6. And Embeded in a paraffin block. The paraffin tissue block was then stored at room temperature for years.
7. The paraffin-embedded tissue block was section at 5-8 µm thickness on a microtome and floated in a 40°C water bath containing distilled water.
8. The sections were transferred onto glass slides suitable for immunohistochemistry. The slides were allowed to dry overnight and it was stored at room temperature until ready for use.
Immunostain formalin-fixed, paraffin-embedded tissue sections (Step 9-29):
9. The slides were Deparaffinizein xylene for 2 times, 5 min each.
10. The slides were transferred to 100% alcohol, for 2 times, 3 min each, and then transfer once through 95%, 70% and 50% alcohols respectively for 3 min each.
11. The endogenous peroxidase activity were blocked by incubating sections in 3% H2O2 solution in methanol at room temperature for 10 min to block endogenous peroxidase activity.
12. It was rinsed with PBS for 2 times, 5 min each.
13. The blocking buffer was drained from the slides.
14. 100 µl of diluted primary antibody was apply appropriately (in antibody dilution buffer, e.g. 0.5% bovine serum albumin in PBS) to the sections on the slides and incubate in a humidified chamber at room temperature for 1 h.
15. The slides were then washed with PBS for 2 times, 5 min each.
16. 100 µl of diluted biotinylated secondary antibody was apply appropriately (using the antibody dilution buffer) to the sections on the slides and incubate in a humidified chamber at room temperature for 30 min.
17. The slides were washed with PBS for 2 times, 5 min each.
18. 100 µl diluted Sav-HRP conjugates was apply appropriately (using the antibody dilution buffer) to the sections on the slides and incubate in a humidified chamber at room temperature for 30 min (keep protected from light).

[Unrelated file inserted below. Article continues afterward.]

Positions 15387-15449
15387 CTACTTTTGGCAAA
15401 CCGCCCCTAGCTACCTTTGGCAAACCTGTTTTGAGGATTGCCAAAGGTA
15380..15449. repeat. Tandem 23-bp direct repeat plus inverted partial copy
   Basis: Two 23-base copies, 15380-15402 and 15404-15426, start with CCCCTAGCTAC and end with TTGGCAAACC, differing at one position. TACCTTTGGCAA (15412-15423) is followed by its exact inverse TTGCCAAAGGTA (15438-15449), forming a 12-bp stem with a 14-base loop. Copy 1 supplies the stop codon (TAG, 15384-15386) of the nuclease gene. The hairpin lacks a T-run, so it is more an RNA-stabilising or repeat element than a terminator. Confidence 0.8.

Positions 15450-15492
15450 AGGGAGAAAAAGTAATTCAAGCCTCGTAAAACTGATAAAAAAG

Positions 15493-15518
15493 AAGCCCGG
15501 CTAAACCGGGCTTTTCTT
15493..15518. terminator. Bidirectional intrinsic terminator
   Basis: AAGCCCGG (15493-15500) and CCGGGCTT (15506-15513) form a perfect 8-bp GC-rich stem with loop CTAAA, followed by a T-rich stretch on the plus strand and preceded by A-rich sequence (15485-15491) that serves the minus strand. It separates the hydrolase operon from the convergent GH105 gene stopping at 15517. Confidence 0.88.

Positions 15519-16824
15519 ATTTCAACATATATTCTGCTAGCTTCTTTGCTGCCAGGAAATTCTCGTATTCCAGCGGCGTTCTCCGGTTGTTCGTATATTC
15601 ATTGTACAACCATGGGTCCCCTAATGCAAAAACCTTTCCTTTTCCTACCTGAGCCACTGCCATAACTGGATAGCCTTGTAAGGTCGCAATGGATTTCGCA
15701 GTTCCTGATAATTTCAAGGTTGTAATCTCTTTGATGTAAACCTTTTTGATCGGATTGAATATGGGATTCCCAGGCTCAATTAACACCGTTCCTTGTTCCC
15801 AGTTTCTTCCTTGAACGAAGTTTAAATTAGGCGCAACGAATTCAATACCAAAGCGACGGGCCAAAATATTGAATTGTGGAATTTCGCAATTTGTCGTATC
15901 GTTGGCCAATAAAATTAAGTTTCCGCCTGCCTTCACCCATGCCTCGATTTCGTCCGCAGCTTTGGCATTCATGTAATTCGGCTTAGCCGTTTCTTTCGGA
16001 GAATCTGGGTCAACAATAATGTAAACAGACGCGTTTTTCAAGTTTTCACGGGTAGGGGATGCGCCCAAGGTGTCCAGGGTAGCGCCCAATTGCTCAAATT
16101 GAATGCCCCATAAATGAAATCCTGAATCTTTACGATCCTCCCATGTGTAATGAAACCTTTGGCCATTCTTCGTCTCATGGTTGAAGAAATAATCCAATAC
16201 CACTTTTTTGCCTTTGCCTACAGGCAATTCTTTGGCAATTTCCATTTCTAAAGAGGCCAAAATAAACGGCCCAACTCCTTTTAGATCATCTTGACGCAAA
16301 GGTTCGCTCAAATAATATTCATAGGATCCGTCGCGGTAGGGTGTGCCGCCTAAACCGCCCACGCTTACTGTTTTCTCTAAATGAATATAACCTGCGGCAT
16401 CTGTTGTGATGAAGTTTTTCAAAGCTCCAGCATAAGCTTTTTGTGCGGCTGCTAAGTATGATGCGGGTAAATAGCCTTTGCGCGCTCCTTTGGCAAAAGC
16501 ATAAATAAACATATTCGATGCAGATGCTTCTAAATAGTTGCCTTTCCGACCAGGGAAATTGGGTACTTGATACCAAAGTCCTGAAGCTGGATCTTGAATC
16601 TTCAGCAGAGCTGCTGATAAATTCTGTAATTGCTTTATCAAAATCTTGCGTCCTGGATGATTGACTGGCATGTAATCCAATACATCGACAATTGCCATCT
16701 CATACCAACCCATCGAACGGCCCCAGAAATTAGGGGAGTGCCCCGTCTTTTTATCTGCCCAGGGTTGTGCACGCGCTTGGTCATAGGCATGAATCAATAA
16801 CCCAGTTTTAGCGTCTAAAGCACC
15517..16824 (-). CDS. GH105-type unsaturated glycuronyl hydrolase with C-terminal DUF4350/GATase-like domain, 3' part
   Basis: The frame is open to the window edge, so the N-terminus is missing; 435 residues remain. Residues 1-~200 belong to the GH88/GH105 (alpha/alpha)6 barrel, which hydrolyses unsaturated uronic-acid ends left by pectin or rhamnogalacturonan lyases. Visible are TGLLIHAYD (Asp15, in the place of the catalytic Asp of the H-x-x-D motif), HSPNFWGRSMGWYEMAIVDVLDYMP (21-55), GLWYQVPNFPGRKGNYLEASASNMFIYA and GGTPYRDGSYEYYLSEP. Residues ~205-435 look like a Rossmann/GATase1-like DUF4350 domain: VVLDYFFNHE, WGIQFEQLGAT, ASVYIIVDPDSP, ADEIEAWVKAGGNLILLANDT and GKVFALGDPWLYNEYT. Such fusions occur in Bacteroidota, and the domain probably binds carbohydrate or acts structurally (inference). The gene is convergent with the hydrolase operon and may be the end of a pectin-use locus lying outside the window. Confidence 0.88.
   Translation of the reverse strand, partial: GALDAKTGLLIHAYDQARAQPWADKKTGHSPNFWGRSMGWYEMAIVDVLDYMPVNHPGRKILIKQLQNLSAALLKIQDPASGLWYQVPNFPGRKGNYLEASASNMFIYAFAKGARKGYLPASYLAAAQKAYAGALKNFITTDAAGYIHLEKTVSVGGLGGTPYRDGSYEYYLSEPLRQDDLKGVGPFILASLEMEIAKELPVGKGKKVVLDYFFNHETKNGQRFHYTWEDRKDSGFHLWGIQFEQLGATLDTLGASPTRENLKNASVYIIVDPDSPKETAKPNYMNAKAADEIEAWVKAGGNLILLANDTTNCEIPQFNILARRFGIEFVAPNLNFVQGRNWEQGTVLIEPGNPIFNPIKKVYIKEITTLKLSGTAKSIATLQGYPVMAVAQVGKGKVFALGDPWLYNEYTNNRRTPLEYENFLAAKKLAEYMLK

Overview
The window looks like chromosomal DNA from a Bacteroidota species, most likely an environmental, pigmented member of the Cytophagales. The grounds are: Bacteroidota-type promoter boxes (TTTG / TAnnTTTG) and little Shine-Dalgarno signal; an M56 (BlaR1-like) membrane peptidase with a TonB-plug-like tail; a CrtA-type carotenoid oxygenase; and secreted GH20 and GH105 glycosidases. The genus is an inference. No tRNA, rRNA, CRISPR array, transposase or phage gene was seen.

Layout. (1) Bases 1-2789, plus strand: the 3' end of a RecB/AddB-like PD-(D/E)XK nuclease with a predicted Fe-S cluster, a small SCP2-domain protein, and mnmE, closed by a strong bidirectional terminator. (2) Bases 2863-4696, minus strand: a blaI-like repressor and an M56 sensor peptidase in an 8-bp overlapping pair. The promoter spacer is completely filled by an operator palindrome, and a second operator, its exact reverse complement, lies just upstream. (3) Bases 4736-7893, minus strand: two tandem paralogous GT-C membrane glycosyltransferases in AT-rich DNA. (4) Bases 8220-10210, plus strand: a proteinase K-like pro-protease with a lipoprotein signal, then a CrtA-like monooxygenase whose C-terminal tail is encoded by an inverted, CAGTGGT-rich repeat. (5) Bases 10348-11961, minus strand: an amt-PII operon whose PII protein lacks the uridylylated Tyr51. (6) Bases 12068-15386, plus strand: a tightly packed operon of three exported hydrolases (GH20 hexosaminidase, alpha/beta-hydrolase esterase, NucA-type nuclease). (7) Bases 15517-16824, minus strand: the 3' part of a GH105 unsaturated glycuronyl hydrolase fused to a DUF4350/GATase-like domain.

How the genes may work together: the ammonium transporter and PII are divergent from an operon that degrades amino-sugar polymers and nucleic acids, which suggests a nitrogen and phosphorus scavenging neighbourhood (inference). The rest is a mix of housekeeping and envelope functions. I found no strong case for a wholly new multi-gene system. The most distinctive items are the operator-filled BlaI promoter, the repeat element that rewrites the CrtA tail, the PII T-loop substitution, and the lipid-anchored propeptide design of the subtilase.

19. The slides were washed with PBS for 2 times, 5 min each.
20. 100 µl DAB substrate solution was applied (freshly made just before use: 0.05% DAB – 0.015% H2O2 in PBS) to the sections on the slides to reveal the color of antibody staining.The color was allowed to development for < 5 min until the desired color intensity is reached. (Caution: DAB is a suspect carcinogen. Handle with care. Wear gloves, lab coat and eye protection.)
21. The slides were washed with PBS for 3 times, 2 min each.
22. The slides were Counterstain by immersing in Hematoxylin for 1-2 min.
23. The slides were rinsed in running tap water for 10 min.
24. Theslides were dehydrated through 4 times of alcohol (95%, 95%, 100% and 100%), 5 min each.
25. The slides were cleared in 3 times of xylene and coverslip using mounting solution. The mounted slides were stored at room temperature permanently.
26. The color of the antibody staining in the tissue sections were then observe under microscopy.

RESULT
Out of 544 data collected for breast tissues, 19 (3.6%) were males, Breast cancer showed a prevalence rate of 15

DISCUSSION
Of the 544 breast tissues submitted to histopathology laboratory of University of Abuja Teaching Hospital Gwagwalada, male study subjects shows a breast cancer prevalence rate of 4(2.6%) and the age range of the study subject 7-86,with the highest prevalence rate at 49–58yrs,(50%) followed by 39-48yrs and 79-88(25% and 25%) respectively which is agreement with a study carried out by (Kidman et al., 2000) in Jos with the age ranging from 12 -85 years which shows that Male breast cancer rate was 2% and also with 2.5% recorded in Benin by (Okobiaet al., 2001) and 1.47% recorded in Nnewi by (Anyanwu, 2000) respectively.
This result is not in agreement with the results obtained from Zaria (Hassan et al., 1995) and Jos which recorded 8.6% and 9% respectively. Also different from results obtained in Tanzania and Zambia which shows a prevalence rate of 6% and 15% respectively according to(Singgal et al, 2006) and (Ihekwaba, 1994). The high incidence of male breast cancer in Nigeria and Africa compare to Western countries have been attributed to hyperestrogenism due to endemic liver infections in Africa and environmental changes and lifestyle (Pere et al., 2007).